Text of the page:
Top Ten Smart Buys – John Szabo’s Vintages Preview for May 26th 2012
Consensus on Greatness: Is it Possible? You Bet. May 26th sees the annual Vintages release focused on 90+ point wines. By most standards in the world of wine ratings, 90 is the magic number, the dividing line between good and very good, between satisfying and special. Where and how that line is drawn depends entirely on the reviewer, yet I never fail to marvel at the consistency of the definition of “very good” from experienced tasters, even if from incredibly diverse backgrounds. As though to hammer the point home, I spent the last week in Hungary judging wines at the 13th annual Pannon Wine Challenge, with panelists from the UK, Poland, US, and Hungary. Though we may have warbled on about acceptable degrees of technical flaws and other granular details, and though each of our scales were calibrated differently, in relative terms, there was remarkable agreement on the wines that stood above the others. The middle ground, however, was much more variable.
This leads me to believe that there is such a thing as great wine. It’s not a single beacon in the sky, but more like a bunch of circles of light that overlap. Where all the circles intersect you’ll find consensus on greatness. Moving out from the center it gets more and more individual; agreement on the fringes is less consistent. And I love that the characterization of excellence in wine remains intangible and elastic, and changes as you change. By most definitions it must incorporate elusive and brackish concepts like “balance”, “terroir expression” or “varietal character”, which become evident only after years of tasting wine. At this point, it’s more of a feeling than a rational explanation of greatness.
Though all of the judges at the Pannon competition have had dramatically different life experiences and exposure to wine, the one point in common between all is significant tasting experience. And this leads to another shaky truth: the more you taste, the more the image of greatness emerges out of the mist and comes into consensual focus. Beauty shouldn’t, nor couldn’t, be pinned down to a standard rational definition. Experience seems to lead us all to a remarkably similar vinous landscape – the converging points of light – beyond the rational.
One 90+ point score could thus be an outlier, but when consensus is found among a diverse group of experienced tasters, there has to be something there, a mutually shared feeling, however un-definable and intangible. Here, the greatness is not the sole proprietorship of the experts; even if you don’t taste a thousand wines a month, these mutually commended wines will most likely touch you, too. Outside this convergence, you’re back in the land of personal experience.
It’s a bit like how I imagine it must be for a figure skating judge. I suspect that even for judges with vast experience watching skaters, the feeling of witnessing a great performance arrives first, before the degree of technical prowess comes into focus. That feeling is shared by the audience – when you see a top skater you feel they are great, even without the ability to describe a perfect triple Lutz, or even knowing what a Lutz is, and you expect a top score. The judges can then rationalize the feeling of a great performance through analysis of the skater’s technique and artistry, but the scorecards have already been selected. When the performance is less than great, the audience waits in anticipation; rational analysis has taken over, and it’s not clear to the inexperienced which way it will swing.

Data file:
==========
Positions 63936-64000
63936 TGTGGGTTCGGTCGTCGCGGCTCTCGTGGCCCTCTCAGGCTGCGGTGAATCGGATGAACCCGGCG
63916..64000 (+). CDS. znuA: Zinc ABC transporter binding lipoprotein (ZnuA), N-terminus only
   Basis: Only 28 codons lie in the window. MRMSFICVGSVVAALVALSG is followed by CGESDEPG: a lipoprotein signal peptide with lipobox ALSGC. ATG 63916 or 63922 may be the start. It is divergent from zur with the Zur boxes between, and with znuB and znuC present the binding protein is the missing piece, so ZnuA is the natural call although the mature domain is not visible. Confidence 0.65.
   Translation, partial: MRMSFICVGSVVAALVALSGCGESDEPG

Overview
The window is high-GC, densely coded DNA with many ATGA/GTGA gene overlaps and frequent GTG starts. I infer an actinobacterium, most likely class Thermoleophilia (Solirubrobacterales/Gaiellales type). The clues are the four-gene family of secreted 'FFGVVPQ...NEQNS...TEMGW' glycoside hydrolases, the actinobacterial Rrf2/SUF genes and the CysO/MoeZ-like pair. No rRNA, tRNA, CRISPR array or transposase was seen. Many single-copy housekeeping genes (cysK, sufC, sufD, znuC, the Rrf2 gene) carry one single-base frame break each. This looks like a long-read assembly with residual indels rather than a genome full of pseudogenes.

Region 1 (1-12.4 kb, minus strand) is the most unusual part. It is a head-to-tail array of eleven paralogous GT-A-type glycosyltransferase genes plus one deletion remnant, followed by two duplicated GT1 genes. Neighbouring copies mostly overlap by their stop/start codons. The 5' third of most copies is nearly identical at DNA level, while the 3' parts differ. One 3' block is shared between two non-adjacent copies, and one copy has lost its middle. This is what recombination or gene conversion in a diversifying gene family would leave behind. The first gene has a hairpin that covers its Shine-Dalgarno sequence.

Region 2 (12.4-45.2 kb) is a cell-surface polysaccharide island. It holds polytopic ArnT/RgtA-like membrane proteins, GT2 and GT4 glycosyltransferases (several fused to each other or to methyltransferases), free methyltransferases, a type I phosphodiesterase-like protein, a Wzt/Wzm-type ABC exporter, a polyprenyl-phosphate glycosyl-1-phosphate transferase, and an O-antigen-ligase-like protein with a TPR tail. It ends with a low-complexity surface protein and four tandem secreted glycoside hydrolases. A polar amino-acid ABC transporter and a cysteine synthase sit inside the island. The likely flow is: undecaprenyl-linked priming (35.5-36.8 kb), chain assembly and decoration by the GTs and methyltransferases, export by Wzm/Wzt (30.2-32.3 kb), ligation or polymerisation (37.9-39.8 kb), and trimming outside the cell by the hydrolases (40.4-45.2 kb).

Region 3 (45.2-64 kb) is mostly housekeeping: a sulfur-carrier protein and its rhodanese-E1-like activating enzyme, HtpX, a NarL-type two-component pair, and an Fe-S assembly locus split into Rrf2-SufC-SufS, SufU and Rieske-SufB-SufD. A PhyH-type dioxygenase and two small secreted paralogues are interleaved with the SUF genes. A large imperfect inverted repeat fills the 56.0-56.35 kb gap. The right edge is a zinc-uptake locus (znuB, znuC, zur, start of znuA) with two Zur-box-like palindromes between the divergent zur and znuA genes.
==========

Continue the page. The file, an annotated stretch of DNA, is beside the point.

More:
When I taste a great wine, I get a little shiver first – I feel that it’s something special. That’s past experience tickling my frontal cortex, saying, hey, this is worth paying attention to. After that I’ll set about trying to describe rationally why it’s great. A tasting note that gushes with worn out superlatives is a start towards sharing that feeling. But when words are inadequate, as they invariably are, I can flash up my scorecard to draw a line in the sand and make my position clear. In the absence of the shiver, the technical analysis starts first, and the results between reviewers are more variable. Paradoxically, it’s a feeling of greatness that leads to the intersecting points of light in the sky. Rational thought leads to greater discrepancy, less consistency and greater variability.
Top Ten Smart Buys (also 90+)
Of the 75 wines I tasted for this release, 21 gave me a little shiver – See the smartest ten buys of those here. I’ve yet to see the reviews of my WineAlign colleagues, but I suspect there will be some convergence, and that’s where you should start. Hopefully you’ll get the same shiver, unless of course, you’re the Russian judge.
For more details on the Pannon Wine competition, see thoughtful American wine blogger Alder Yarrow’s posting at Vinography.com or UK author and blogger Dr. Jamie Goode’s popular wine Wineanorak.com. Results of the competition can be found on the competition’s official website, Pannon Bormustra. I’ll post a selection of my notes shortly.
John Szabo, Master Sommelier